Analysis of Influence of Institutional Changes in the Educational System on Households’ Spending on Education
The research project is aimed at analyzing private spending on education in Russian Federation. It is primarily focused on studying variations in the consumption of education and spending on it by families with different socio-economic backgrounds. Significant differences of these patterns across families with different levels of parental education or income and those, living in different areas will mark the degree of socio-economic and territorial inequality in access to education. The idea of the project is to trace possible differences in enrollments and spending by families at all stages during the education of their children.
During recent years there has been some unification of enrollment patterns at schools and institutions of higher education. First, school enrollment has leveled off at 98% after being stated as a compulsory level back in 2007. Therefore, overall there is very little variation in school enrollments by children from families with different socio-economic background that stems from different strategies during the last 2 years at schools. Less than 20% of 9th graders continue their compulsory education in deteriorating vocational schools (school program, plus vocational training, in total 2 years of study.) and secondary professional education (school program, plus programs similar to US 2-year colleges, in total 3 years of study). However, participation in supplementary education for children that is provided by schools of music and art, private tutoring in school subjects and sports differ significantly by different families.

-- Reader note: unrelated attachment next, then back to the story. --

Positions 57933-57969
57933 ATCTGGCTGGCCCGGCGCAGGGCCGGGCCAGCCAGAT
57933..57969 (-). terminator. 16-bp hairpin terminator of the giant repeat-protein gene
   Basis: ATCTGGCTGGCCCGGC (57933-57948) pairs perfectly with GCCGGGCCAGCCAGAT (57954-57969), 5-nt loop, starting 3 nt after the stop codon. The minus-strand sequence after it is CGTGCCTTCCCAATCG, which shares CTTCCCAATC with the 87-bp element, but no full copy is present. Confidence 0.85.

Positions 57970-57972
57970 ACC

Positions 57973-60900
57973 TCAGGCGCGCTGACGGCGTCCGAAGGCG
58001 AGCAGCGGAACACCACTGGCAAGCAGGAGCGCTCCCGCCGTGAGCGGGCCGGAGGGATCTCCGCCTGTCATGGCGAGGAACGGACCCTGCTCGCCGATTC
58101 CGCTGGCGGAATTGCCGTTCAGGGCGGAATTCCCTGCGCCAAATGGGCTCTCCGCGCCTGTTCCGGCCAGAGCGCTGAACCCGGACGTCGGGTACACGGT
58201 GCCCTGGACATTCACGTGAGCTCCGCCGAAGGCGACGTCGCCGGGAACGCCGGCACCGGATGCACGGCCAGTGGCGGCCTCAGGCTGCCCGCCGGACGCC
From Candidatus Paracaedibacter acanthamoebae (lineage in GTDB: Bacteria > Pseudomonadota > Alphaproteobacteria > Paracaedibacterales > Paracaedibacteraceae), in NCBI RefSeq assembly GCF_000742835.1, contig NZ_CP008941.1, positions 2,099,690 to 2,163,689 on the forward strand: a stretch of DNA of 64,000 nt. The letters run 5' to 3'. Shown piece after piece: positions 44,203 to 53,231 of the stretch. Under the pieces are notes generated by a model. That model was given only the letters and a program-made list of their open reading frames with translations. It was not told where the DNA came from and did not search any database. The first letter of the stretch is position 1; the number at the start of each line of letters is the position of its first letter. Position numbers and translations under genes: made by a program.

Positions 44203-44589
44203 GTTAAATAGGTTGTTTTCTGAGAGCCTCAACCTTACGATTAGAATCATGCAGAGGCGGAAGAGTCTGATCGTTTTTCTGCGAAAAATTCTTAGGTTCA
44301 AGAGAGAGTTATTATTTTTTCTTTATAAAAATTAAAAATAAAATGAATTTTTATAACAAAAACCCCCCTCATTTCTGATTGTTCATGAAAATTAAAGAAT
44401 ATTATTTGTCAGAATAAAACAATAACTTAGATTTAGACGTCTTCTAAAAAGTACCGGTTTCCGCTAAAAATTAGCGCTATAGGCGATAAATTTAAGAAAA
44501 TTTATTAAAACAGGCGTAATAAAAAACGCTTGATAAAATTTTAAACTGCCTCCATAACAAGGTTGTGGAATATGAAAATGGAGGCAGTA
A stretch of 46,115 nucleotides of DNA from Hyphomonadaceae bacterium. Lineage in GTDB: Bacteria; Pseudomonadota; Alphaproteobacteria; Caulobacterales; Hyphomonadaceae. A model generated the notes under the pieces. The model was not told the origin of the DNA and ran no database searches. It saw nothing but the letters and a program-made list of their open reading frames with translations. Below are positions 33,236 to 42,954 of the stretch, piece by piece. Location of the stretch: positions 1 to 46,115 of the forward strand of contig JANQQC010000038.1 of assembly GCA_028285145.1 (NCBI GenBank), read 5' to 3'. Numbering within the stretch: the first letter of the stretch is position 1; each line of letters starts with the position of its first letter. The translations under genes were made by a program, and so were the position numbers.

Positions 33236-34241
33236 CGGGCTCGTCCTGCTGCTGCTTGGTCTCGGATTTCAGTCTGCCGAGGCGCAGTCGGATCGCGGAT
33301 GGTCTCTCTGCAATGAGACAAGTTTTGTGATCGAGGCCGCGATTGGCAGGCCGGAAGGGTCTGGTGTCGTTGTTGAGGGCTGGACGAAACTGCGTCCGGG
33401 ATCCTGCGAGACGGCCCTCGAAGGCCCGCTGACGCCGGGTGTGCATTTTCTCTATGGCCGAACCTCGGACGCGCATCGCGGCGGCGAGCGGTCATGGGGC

Second, Given the significant decrease in the population of young people aged 17-19 years due to the years of economic turmoil after the collapse of the Soviet system, Russia now sees an extremely high proportion of secondary school graduates – about 80-85%. Therefore, currently, the variation of enrollments in higher education by types of families is moderate, however, there is evidence of variation of access to quality higher education.
Therefore, in this project we study
· patterns of enrolment and spending by families with different socio-economic backgrounds, living in urban and suburban areas on preschool education, and supplementary education of children of 7-17 years;